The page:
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What I meant with too cheap, was the price one has to pay in the supermarket. I know that meat is heavily subsidized, as farmers couldn't survive otherwise. If the prices in the supermarkets would be higher, the farmers would get payed better as well and would not depend so much on tax money. Yet people still complain that meat is too expensive.
Why should there be mom 'n pop farmers? This is why there this industrialized farming in the world. We don't keep obsolete professions like blacksmiths and weavers operating when there are machines that can do their jobs on much larger scales...

So, back to the OP: Yeah, shopping in France is great!
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  #138  
Old 20.01.2017, 12:08
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Re: Savings - grocery shopping over the border.

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Why should there be mom 'n pop farmers?

Switzerland wouldn't look like it is if they flattened all the mountains and put in feedlots.

Similarly, England's green and pleasant land is mainly down to the farming practices.

Plus, people actually like to eat food that tastes good.

Apples, for example, in Switzerland, from almost every supermarket, taste like the ones picked straight from the tree. They are truely fantastic.
We had apple crumble last night with local apples and it was delicious.

Contrast that with the huge, floury, tasteless, waxed apples in a typical U.S. supermarket and you can see why small-scale is so important.

Of course if you can't tell the difference...
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  #139  
Old 20.01.2017, 12:22
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Re: Savings - grocery shopping over the border.

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Switzerland wouldn't look like it is if they flattened all the mountains and put in feedlots.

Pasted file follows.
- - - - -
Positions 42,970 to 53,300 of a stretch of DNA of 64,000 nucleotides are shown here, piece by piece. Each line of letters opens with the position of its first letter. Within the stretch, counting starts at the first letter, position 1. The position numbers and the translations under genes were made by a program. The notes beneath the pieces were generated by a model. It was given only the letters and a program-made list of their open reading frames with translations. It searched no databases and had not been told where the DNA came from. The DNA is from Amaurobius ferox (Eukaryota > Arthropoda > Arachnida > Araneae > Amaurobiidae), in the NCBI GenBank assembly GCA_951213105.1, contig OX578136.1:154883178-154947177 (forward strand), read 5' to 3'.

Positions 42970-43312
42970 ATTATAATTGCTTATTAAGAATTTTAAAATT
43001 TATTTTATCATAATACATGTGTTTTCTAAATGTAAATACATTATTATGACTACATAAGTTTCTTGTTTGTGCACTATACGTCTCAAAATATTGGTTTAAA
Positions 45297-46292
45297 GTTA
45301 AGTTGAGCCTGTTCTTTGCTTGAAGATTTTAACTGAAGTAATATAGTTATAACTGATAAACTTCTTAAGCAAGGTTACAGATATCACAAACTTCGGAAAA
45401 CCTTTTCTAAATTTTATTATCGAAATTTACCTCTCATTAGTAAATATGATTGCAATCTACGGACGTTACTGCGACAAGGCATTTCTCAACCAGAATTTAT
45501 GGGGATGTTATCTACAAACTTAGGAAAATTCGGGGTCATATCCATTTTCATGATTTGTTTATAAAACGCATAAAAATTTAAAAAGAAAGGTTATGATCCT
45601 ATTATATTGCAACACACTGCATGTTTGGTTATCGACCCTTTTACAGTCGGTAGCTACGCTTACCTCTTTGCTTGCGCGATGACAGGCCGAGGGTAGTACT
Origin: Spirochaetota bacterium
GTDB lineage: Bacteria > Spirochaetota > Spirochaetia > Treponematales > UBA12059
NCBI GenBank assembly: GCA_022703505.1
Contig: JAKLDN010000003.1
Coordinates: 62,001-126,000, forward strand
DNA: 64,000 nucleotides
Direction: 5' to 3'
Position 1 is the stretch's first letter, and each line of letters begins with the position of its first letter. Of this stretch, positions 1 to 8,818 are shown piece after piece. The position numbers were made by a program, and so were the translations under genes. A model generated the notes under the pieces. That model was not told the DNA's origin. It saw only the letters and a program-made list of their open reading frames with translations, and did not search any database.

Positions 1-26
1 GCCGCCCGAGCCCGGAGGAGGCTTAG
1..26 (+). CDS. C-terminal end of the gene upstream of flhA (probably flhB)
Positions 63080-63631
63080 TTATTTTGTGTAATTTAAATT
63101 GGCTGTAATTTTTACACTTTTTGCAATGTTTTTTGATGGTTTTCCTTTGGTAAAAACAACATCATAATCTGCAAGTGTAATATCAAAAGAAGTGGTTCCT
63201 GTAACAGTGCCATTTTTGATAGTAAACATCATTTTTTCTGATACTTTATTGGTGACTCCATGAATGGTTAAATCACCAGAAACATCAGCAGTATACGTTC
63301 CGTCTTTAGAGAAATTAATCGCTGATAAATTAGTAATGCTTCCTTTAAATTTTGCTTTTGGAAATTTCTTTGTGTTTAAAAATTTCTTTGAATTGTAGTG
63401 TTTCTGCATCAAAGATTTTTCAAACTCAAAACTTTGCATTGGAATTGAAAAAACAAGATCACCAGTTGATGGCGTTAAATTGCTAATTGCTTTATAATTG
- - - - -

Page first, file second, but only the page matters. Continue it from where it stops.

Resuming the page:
Similarly, England's green and pleasant land is mainly down to the farming practices.

Plus, people actually like to eat food that tastes good.

Apples, for example, in Switzerland, from almost every supermarket, taste like the ones picked straight from the tree. They are truely fantastic.
We had apple crumble last night with local apples and it was delicious.

Contrast that with the huge, floury, tasteless, waxed apples in a typical U.S. supermarket and you can see why small-scale is so important.

Of course if you can't tell the difference...
If they're truly fantastic, why did I have a mealy disgusting apple last weekend in Lausanne? Anecdotal BS argument contradicted with another anecdotal BS argument!

Grocery stores in the USA typically have dozens of varieties of apples, all with varying tastes/character (remember variety at stores?? oh man!). Try a honeycrisp from any grocer in the US and it'll be great.

Quality in Switzerland is a strawman argument used everywhere around here, whether its related to teeny farms, or anything else. Part of me thinks it's just by virtue of there being so little variety/outside influence that people have no real points of reference, see that it's expensive compared to the rest of the world, and assume quality. And it's constantly contradicted by things like 1) the poor workmanship demonstrated by most tradespeople, 2) the lack of actually good and innovative restaurant offerings 3) the crappy and inefficient way the various bureaucracies works, etc etc etc.

The Swiss guys on my manufacturing floor constantly joke about how they're the beneficiaries of the greatest PR campaign of all time: Swiss made means quality.
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  #140  
Old 20.01.2017, 13:26
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Re: Savings - grocery shopping over the border.

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From my experience Italian supermarket meat is often not very good though, you have to know what is good in which supermarket, or go to specific supermarkets that you know have good stuff. At the butcher it can be fantastic.
The more affordable beef found in italian supermarkets are either from Germany or France. The true Italian beef are more expensive and better. At Eataly in Milan they have a reasonable price on very good Piemontese and Chianina beef cuts.

Still, even the best Italian beef is not on par with Argentinian or Brazilian beef. It's a shame that Switzerland and the EU in general boycott the beef from these places: not only the quality is massive superior, but also the prices are ridiculously low.